Every day we face experiences without even taking a few seconds to think about the abilities required to perform successfully in every one of them. But if those abilities are missing or if they are not completely functional, I´m almost sure that we wouldn´t spend another day without thinking about those things we used to take for granted.
Hearing is one of those abilities.
In 1990, Congress passed a key piece of legislation called the “Americans with Disabilities Act” (ADA), and it was finally revised in 2010. The law prohibits discrimination and ensures equal opportunity for persons with disabilities in employment, State and local government services, public accommodations, commercial facilities, and transportation.
And why is this important?
Because Title III of the Americans with Disabilities Act (ADA), relating to nondiscrimination on the basis of disability by public accommodations and in commercial facilities, enforces to meet a minimum of requirements for people with disabilities. Assistive listening is one of those requirements, and we can appreciate how important is to overcome hearing loss for those who suffer from it.
When hearing loss manifests as an everyday problem, not only you lose essential capabilities to develop certain activities properly, but also there is a great deal of feeling excluded and segregated from several places and events. And this is one the most problematic side effects of hearing impairment. Amanda Nichols clearly states this: “hearing loss can lead to social isolation, stress, and functional problems, such as impaired balance and others.”
“Hearing loss can be dealt with effectively to improve a resident’s quality of life. Hearing loss is the third most common chronic condition found in the elderly population, following hypertension and arthritis”, says Nichols. This point, added to the fact that one in eight people in the United States (13 percent, or 30 million) aged 12 years or older has hearing loss in both ears, based on standard hearing examinations, makes this issue a major topic to be considered by institutions and people in charge of assuring a pleasant and adequate environment for everyone.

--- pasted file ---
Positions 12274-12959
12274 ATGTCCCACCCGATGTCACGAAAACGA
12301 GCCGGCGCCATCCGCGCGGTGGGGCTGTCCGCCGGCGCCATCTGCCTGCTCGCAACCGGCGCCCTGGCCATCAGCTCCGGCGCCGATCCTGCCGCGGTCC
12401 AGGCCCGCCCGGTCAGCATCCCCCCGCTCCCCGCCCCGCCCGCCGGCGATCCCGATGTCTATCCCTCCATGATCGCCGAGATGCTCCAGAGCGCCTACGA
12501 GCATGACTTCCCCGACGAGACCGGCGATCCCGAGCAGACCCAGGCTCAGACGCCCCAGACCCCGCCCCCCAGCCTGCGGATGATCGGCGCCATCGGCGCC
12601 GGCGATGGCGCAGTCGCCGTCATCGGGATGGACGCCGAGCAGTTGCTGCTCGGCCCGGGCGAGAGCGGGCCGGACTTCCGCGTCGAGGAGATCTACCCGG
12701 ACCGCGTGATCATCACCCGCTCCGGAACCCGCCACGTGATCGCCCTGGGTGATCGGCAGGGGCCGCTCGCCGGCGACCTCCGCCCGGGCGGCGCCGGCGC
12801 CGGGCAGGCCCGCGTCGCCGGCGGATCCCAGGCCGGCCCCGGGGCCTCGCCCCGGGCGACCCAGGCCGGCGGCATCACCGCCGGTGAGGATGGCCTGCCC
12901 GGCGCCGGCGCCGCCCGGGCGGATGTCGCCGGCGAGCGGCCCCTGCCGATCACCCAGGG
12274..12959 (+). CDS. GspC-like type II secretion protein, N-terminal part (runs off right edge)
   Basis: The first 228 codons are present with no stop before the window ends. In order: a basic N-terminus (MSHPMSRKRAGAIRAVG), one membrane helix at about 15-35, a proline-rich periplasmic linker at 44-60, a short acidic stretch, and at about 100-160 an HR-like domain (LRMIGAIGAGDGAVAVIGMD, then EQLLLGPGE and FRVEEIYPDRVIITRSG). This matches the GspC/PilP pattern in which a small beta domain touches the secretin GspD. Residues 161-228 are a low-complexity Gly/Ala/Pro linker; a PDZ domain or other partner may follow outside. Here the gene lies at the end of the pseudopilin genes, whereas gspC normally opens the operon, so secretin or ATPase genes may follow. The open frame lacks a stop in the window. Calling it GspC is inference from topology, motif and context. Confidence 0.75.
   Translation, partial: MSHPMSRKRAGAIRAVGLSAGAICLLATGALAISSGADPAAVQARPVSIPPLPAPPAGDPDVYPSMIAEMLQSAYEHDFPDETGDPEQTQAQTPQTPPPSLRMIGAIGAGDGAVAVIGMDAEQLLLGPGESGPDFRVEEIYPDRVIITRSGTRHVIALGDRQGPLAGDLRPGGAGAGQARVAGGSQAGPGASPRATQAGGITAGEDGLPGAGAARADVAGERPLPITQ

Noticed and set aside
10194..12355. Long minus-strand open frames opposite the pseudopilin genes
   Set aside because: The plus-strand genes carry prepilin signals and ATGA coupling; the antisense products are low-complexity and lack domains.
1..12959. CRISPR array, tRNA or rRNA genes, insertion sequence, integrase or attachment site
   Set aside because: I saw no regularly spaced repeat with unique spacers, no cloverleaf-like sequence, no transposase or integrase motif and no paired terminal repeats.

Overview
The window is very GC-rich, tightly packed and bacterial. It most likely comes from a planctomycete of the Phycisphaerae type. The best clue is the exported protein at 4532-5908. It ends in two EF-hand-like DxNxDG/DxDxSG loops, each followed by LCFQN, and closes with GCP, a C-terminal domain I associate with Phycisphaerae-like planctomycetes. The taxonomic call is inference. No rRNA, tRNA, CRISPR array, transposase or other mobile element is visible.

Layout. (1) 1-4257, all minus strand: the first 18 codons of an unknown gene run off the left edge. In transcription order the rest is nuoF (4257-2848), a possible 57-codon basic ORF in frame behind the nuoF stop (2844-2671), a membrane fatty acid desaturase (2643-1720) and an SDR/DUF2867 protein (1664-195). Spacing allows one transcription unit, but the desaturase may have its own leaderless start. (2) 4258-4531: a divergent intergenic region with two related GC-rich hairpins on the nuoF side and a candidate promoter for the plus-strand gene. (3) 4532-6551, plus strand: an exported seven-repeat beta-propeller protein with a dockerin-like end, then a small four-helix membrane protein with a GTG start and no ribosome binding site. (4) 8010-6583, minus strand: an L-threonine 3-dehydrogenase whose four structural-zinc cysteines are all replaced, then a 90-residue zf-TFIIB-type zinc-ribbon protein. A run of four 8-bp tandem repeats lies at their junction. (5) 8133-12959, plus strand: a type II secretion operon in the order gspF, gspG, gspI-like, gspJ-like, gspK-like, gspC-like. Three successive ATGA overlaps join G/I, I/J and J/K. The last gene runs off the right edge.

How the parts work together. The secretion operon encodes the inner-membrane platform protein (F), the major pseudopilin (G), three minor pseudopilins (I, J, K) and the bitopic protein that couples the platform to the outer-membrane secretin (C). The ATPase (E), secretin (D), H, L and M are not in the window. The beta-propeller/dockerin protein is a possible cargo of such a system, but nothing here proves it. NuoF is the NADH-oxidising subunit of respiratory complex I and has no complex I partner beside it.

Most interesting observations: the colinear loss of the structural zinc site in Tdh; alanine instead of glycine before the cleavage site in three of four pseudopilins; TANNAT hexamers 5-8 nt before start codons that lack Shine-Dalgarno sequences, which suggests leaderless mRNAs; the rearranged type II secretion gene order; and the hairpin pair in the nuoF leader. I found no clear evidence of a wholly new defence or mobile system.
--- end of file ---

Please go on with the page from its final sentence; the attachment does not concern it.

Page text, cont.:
FM listening systems have been used in multiple settings for hearing-impaired children for over 25 years. These can best be conceptualized as FM radios, with a transmitter sending a wireless signal to an FM receiver worn by the listener. Our Enersound 4-Person Assistive Listening System with Neckloops and ADA Plaque is a multichannel solution (in the 72-76 MHz band) to meet the needs of the Americans with Disabilities Act (ADA) standards for accessible design, useful for venues up to 100 seats.
In addition to ensuring that public facilities are compliant; the system can also be used to improve comprehension by people who have difficulty hearing or understanding speech in various settings including meeting rooms, houses of worship, movie theatres, schools, public hearing rooms, and more. The audio is sent wirelessly straight to their ears, avoiding the degrading effects of noise and distance on speech intelligibility.
PRIDE Industries, one of our clients and one of the nation’s largest nonprofit employers of people with disabilities, is very satisfied with Enersound equipment. They provide the support, training and opportunity necessary to help people with disabilities find meaningful employment. Some of their employees have hearing disabilities, and the assistive listening system was indeed a great difference for them and for the people working there.
A staff member at PRIDE Industries attested that they have over 40 people with hearing impairments at their workplace, and as their mission is to create jobs for people with disabilities, getting an Enersound system with neckloops and wireless receivers was a big change for them, helping to improve communication and everyday work.
Assistive Listening solutions may represent a big change for those in need, and we feel comforted when we are able to make a difference in people’s lives and their quality of living through innovation.
 AMANDA D. NICHOLS Hearing Loss: Perceptions and Solutions. http://www.ltlmagazine.com/article/hearing-loss-perceptions-and-solutions
 Lin FR, Niparko JK, Ferrucci L. Hearing loss prevalence in the United States. [Letter] Arch Intern Med. 2011 Nov 14; 171(20): 1851-1852.